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  1. Protein biogenesis and degradation MBB443/743 Prof. Michel R. Leroux Fall semester 2012 Wednesday & Friday 8:30 am – 10:20 am SECB 1012

  2. Office hours Office South Sciences Bldg, SSB6144 Telephone 778-782-6683 e-mail leroux@sfu.ca • I will be available after the lectures in class or in my office (Wednesday and Friday) • if you have questions, please try to see me right after class • any e-mails to me should have the header “MBB443”

  3. Course outline - lecture - student presentation(s) Wednesdays & Fridays - no specific tutorial time(s) assigned- no required text • total # classes scheduled: 26 • class presentations: - students give 1-2 oral presentations (in pairs if too many students) - 20 minutes each - thepaper(s) will be assigned • 1 term paper (in pairs if too many students) • 2 exams

  4. Class presentations 2. introduce paper, giving enough background information for everyone to understand the paper; this should include some background information not found in the paper itself- also explain the research goals ~5 min 3. present key experimental data along with brief explanations of procedures; the data presented can be a subset of all of the paper’s data 4. explain the results obtained ~15 min Powerpoint presentations: on my computer assigned at least one week in advance Guidelines: 1. prepare a 1-page (maximum) summary of the presentation that is distributed to the class(please e-mail for distribution) If time permits: class discussion- approaches used were appropriate? - results were convincing? - further studies required?

  5. Term paper based on NSERC grant application Content • topic should be related to course material • Introduction; requires literature search (~4 double-spaced pages) • research proposal and references (~6 double-spaced pages) • research proposal should describe a study that would advance our knowledge of biogenesis and/or degradation {or related topic} - describe goal, importance, procedures (brief), alternate experiments, interpretation of (anticipated) results, conclusions Format of manuscript • 10 double-spaced pages, including references • 2-2.5 cm margins all around • 12 pt Times New Roman font • references should be numbered and have the following style: Deere, J., McIntosh, A. and Crusher, W. (2000) Studies on the refolding of Ribonuclease A. Nature38, 345-368. Important ! • you must use your own words when writing the paper; in the rare case you need to use someone’s wording, use quotations and reference the paper Timeline• wait about one month before choosing your topic; report due November 16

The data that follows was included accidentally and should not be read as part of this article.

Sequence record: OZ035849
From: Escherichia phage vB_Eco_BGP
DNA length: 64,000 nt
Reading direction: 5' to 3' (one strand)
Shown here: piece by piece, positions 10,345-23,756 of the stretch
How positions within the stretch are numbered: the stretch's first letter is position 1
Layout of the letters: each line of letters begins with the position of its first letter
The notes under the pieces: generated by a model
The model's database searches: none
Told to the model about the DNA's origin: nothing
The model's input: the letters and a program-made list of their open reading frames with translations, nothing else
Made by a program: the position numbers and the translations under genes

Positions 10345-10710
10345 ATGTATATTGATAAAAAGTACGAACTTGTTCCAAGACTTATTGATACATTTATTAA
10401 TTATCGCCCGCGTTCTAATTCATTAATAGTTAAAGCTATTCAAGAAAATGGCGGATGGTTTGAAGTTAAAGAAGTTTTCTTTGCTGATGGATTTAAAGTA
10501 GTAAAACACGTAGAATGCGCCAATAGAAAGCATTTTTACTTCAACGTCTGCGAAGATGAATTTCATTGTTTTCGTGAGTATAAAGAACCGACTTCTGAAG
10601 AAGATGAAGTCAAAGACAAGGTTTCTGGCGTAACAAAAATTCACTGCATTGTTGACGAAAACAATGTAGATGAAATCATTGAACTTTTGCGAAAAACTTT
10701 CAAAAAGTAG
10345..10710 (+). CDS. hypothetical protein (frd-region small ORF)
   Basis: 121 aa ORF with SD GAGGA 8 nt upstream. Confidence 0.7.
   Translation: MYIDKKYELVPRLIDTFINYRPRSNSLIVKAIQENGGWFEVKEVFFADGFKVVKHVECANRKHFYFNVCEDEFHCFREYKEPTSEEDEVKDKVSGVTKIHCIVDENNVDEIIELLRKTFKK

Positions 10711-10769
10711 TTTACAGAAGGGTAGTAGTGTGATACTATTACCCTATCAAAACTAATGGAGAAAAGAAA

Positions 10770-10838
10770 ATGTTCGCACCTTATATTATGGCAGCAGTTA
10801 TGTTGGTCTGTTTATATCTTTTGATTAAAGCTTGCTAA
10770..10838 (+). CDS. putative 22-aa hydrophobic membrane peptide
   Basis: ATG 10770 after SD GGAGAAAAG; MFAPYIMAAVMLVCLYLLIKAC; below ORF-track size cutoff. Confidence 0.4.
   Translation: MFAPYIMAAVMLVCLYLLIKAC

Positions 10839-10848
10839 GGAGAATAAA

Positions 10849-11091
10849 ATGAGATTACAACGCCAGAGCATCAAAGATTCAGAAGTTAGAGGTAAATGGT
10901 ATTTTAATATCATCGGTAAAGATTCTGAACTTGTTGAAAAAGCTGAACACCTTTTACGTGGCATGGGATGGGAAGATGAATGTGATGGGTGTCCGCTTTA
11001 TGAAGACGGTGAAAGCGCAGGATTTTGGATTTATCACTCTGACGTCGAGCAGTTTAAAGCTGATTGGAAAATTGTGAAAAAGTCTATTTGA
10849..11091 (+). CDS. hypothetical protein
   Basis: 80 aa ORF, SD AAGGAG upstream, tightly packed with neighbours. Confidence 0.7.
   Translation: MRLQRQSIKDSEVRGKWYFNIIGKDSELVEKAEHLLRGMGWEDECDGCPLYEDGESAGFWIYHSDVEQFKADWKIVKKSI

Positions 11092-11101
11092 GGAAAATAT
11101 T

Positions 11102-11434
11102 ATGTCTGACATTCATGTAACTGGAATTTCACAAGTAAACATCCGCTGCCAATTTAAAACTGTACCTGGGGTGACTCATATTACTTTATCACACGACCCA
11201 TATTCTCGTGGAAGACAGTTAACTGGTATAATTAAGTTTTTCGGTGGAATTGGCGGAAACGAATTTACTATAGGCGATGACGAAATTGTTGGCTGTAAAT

6. Exams There are two exams • anything mentioned in class is fair game: - lectures - assigned papers (~1 for each term) - class presentations (no detailed questions) - in-class discussions • answering exam questions may also require reading a small portion of a real scientific publication • mostly short, written answers (a word, a sentence or a paragraph) • focus is on understanding, not memorization; I will tell you if there is something you should specifically memorize. • no final exam scheduled Finished on last day of class (Nov. 30) !

  7. Lectures, info available on my web site www.sfu.ca/~leroux click on teaching and download lectures and other stuff (e.g. research proposal info) lowercase PASSWORD for some files: mbb-sfu

  8. Grading (or 40%) (or 25%)

  9. Central dogma of biology folding, assembly, targeting cellular proteins degradation (turnover) FUNCTIONAL (NATIVE) PROTEIN amino acids, peptides cellular proteins cellular proteins regulation of conformation/ function transcription translation DNA RNA PROTEIN replication